The Personality Analyst

How Personality and Personal Intelligence Shape Our Lives

Presidential Personality Part 4: Charisma and Machiavellianism

Successful presidents deceive...

This is Part 4 of a series on how the next president's personality may influence the country and its direction...

In earlier posts, I described how a president who hopes to lead the nation will need to meet the needs of the voting public (Part 1). 

Such a president also will face demands depending upon whether he or she is associated with the present, ruling, political party (the established regime) or seeks, in contrast, to create a new political regime with new approaches and commitments (Part 2). 

Finally, such a president will be successful to the degree he or she is motivated by power (Part 3).


In this post I deal with some further intriguing aspects of successful presidents: their machiavellianism and their charisma.

The personality trait of machiavellianism concerns the willingness and ability to apply skills of deceit, manipulation, and exploitation of others so as to acquire, use, and maintain power. Machiavelli, a 16th century advisor to political leaders, argued that such skills were necessary to control events rather than to be victimized by them.

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In a machiavellian world, leaders need to be calculating and to operate with a minimal degree of shame or guilt. They need to carefully craft a public persona that expresses, "greatness, boldness, gravity, and strength," in all the leader does (cited in Deluga, 2001, p. 341).


In the laboratory, people high in machiavellianism endorse psychological test items that include, "Never tell anyone the real reason you did something unless it is useful to do so," "The best way to handle people is to tell them what they want to hear" - and similar manipulative beliefs.  In terms of the acts they perform, they are likely to acknowledge that they "flattered someone to get a favor" or "told a lie to get ahead."


Machiavellianism is in play in politics today, with presidents high in machiavellian characteristics faring better than those without.  Perhaps this is because machiavellianism is related, in ways not yet fully understood, to charisma.

A person with charisma creates an appearance of possessing extraordinary leadership gifts including the competence to cope with crises, radical ideas that depart from customary political practices, and the transcendence of political divisions. The mythology of the charismatic leader is enhanced if he or she can point to a history of past successes.  Successful charismatic leaders also possess a base of loyal and enthusiastic followers.


In historians' evaluations of US presidents, a leader high in charisma is typically described as, "a dynamo of energy and determination," "characterized by others as a world figure," "enjoys ceremonial aspects of the office," and, "keeps in contact with the American public and its moods" (see note below).


In an historiometric study of US presidents, Derluga found that machiavellianism and charisma were highly related. So, in choosing presidents who are cool and charismatic, we are likely also choosing presidents who are machiavellian.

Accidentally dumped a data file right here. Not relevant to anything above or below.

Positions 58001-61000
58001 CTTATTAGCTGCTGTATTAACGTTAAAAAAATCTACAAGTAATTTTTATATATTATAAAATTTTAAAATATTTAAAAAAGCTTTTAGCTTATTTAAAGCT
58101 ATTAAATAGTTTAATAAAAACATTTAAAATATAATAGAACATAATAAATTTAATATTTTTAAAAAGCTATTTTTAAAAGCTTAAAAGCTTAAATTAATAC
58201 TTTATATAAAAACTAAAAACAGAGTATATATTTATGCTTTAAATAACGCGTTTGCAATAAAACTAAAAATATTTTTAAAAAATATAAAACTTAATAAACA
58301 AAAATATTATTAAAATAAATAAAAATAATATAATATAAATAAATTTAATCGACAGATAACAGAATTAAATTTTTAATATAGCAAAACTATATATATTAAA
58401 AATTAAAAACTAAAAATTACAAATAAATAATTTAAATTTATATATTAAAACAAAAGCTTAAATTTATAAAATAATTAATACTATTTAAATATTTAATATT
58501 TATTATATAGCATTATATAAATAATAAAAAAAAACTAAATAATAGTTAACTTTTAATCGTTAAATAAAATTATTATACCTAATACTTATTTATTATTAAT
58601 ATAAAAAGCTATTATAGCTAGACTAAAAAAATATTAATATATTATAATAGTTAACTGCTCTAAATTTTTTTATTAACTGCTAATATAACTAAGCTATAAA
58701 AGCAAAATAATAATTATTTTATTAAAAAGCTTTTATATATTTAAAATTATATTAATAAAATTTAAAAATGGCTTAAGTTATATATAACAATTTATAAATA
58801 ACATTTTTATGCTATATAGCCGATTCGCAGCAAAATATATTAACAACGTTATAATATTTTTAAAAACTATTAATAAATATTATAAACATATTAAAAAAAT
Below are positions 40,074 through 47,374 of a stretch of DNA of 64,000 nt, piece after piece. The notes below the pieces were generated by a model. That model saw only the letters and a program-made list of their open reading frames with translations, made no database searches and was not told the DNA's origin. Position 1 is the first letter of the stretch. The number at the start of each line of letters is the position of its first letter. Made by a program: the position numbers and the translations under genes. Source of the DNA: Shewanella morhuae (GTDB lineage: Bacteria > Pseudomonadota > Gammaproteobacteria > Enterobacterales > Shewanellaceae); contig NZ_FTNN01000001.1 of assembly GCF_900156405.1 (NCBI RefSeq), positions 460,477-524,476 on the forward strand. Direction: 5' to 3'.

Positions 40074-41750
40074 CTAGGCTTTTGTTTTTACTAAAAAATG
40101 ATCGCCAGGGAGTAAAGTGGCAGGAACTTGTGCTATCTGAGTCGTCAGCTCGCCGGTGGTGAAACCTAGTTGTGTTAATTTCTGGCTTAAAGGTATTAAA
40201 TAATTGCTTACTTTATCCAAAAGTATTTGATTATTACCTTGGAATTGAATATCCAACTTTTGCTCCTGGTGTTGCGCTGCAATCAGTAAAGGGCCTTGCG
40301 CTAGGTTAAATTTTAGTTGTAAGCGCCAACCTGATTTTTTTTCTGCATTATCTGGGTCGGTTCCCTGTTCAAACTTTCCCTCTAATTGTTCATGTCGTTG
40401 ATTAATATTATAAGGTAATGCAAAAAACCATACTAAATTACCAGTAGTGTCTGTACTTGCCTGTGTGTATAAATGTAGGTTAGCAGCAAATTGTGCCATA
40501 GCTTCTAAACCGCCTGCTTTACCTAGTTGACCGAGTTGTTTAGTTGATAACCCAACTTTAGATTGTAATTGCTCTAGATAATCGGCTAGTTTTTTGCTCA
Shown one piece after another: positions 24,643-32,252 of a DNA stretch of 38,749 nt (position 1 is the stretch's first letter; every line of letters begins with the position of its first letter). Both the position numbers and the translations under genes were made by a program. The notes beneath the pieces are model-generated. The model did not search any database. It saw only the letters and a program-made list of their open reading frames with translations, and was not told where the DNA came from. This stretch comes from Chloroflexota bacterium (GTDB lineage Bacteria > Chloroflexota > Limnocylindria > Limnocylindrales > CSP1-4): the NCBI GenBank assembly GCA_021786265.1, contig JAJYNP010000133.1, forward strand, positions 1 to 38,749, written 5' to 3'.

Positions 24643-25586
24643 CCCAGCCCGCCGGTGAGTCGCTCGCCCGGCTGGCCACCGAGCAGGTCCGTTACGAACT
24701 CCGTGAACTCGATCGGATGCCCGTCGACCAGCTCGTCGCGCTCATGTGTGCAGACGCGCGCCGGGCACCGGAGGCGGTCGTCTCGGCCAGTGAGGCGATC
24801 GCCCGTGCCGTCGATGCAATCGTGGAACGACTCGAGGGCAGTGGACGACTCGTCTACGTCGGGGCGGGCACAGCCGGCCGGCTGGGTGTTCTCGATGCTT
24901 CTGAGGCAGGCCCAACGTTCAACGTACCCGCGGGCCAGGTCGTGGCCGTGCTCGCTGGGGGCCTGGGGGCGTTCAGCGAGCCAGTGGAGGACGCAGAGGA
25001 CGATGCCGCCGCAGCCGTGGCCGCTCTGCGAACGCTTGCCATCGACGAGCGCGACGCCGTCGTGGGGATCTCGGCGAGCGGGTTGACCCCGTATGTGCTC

Derluga further found that machievellianism and charisma were important contributors to presidential success - even when controlling for a number of other variables such as the need for power (see the post on presidential motives).


If you ever have made the acquaintance of a charismatic leader, you may find that he or she doesn't allow for many true friends. Such leaders, rather, often may be interested in others as instruments to further their own aims. Machiavellian types, from their own perspectives, must exercise control over close relationships so as to accomplish their aims - to create a desired image that is likely distinct, to some degree, from their inner feelings and selves.


Charismatic leaders with machiavellian qualities don't seem to like or respect interpersonal relations the way that, say, people who value intimacy do.  Such leaders are, in some sense, a personality-type-apart. And yet we "feel" they are close to us as they lead us, we desire them to be near, despite how they maintain their distance as leaders.


So long as our machiavellian-charismatic leader's aims are our own, this may work out well, but be on the alert where our own aims and the leader's diverge.


Notes. Much of this description of charisma and Machiavellianism follows Derluga, R. J. (2001). American presidential Machiavellianism: Implications for charismatic leadership and rated performance. The Leadership Quarterly, 12, 339-363. Rating items characterizing charisma are found on p. 350 of that article. Among the earliest descriptions of charisma comes from Weber, M. (1924/1947). The theory of social and economic organizations. (T. Parsons, Trans.). The psychological study of Machiavellianism had its key beginning with Studies in Machiavellianism, a 1970 book by R. Christie, & F. Geis (New York: Academic Press). New York: Free Press. Descriptions of the actions of Machiavellians are drawn from (my memory of) Buss and Craik's Journal of Personality and Social Psychology article, "Why not measure that trait?".

(c) Copyright 2008 John D. Mayer

John D. Mayer is Professor of Psychology at the University of New Hampshire and the author of numerous scientific articles, books, and psychological tests.

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